It's an established and obvious point, a corollary to the famous post-Watergate principle that "it's always the cover-up, never the crime." The "crime" might initially seem serious, or at least embarrassing: sending the Watergate burglars to spy on Richard Nixon's Democratic opponents, whatever happened between Bill Clinton and Paula Jones or Monica Lewinsky. But of course what came after is what did the real damage.
So too in the world of terrorism. Attacks can be terribly destructive, as we saw in hideous form 12 years ago. But the long-term threat to national interests and values comes from the response they evoke. In the case of 9/11: The attack was disastrous, but in every measurable way the rash, foolish, and unjustified decision to retaliate by invading Iraq hurt America in more lasting ways. I make that case here, here, here.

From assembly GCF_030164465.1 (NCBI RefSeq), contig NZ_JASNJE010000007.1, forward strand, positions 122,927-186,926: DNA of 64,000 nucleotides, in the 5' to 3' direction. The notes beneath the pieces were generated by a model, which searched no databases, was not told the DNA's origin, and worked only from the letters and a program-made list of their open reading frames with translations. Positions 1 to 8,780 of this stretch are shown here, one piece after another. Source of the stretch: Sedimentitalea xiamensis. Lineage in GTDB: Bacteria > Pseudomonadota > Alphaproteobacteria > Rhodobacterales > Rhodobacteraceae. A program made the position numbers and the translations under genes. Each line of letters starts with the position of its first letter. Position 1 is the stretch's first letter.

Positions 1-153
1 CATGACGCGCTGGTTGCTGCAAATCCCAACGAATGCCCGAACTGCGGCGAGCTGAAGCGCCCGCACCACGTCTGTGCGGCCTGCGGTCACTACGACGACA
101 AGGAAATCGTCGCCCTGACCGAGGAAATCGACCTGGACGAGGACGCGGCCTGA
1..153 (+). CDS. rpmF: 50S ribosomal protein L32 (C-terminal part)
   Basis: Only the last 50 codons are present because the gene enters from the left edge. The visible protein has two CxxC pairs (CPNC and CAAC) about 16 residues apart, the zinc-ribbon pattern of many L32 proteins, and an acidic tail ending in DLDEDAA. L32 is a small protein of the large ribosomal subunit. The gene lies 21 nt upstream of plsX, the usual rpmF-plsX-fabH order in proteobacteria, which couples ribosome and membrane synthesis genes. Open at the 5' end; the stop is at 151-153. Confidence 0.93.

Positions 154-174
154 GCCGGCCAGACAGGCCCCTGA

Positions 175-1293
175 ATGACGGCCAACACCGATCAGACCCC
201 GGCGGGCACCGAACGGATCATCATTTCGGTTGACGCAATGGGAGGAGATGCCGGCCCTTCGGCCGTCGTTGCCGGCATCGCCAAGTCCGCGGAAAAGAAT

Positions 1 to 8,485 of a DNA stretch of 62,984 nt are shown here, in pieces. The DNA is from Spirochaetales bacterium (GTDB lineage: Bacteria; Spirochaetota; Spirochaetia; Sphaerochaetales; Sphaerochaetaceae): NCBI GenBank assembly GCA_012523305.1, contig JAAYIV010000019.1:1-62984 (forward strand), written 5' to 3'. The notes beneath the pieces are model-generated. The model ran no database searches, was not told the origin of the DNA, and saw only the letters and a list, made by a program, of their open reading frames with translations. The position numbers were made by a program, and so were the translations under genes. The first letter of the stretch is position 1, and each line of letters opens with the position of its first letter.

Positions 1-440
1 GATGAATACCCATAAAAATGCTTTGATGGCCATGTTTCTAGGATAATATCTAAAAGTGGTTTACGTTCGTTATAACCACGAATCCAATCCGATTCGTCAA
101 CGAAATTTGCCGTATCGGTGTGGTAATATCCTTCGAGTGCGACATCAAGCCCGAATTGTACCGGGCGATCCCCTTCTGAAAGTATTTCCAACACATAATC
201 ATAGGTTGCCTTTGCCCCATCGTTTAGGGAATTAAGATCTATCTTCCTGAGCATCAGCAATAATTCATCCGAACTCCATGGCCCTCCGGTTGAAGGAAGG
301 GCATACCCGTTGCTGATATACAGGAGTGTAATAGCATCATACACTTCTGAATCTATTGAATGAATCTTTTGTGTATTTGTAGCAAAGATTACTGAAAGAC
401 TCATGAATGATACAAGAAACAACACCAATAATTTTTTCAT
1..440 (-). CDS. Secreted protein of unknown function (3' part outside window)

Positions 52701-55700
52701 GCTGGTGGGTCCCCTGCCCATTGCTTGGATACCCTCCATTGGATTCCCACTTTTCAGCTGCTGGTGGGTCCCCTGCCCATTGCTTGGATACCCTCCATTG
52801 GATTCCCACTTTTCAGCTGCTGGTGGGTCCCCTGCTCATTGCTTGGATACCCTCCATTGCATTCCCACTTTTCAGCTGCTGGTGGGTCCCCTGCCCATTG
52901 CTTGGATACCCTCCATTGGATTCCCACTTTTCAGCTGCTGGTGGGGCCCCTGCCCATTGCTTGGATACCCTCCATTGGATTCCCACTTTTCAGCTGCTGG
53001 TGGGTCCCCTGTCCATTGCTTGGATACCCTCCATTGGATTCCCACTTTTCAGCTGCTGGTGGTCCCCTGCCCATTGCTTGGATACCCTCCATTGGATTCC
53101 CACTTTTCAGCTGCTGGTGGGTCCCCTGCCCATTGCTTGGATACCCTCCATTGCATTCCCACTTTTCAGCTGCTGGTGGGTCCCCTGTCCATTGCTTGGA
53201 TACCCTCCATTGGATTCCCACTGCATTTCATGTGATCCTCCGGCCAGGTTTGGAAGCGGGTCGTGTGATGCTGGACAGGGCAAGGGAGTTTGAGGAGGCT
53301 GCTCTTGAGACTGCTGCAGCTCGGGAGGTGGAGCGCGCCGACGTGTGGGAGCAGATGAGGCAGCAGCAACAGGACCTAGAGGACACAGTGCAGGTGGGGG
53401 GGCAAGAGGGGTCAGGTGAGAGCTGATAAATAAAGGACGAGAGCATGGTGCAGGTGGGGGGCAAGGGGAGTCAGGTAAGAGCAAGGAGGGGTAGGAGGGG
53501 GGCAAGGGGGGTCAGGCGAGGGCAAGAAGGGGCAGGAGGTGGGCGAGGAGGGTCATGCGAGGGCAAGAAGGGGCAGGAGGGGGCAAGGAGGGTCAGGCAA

Barack Obama seemed to recognize that as early as 2002, in arguing against the invasion of Iraq; and through his 2008 campaign against Hillary Clinton based on her misjudgment in supporting the Iraq war; and in 2013 in saying that it was at last time to conclude the otherwise open-ended "Global War on Terror."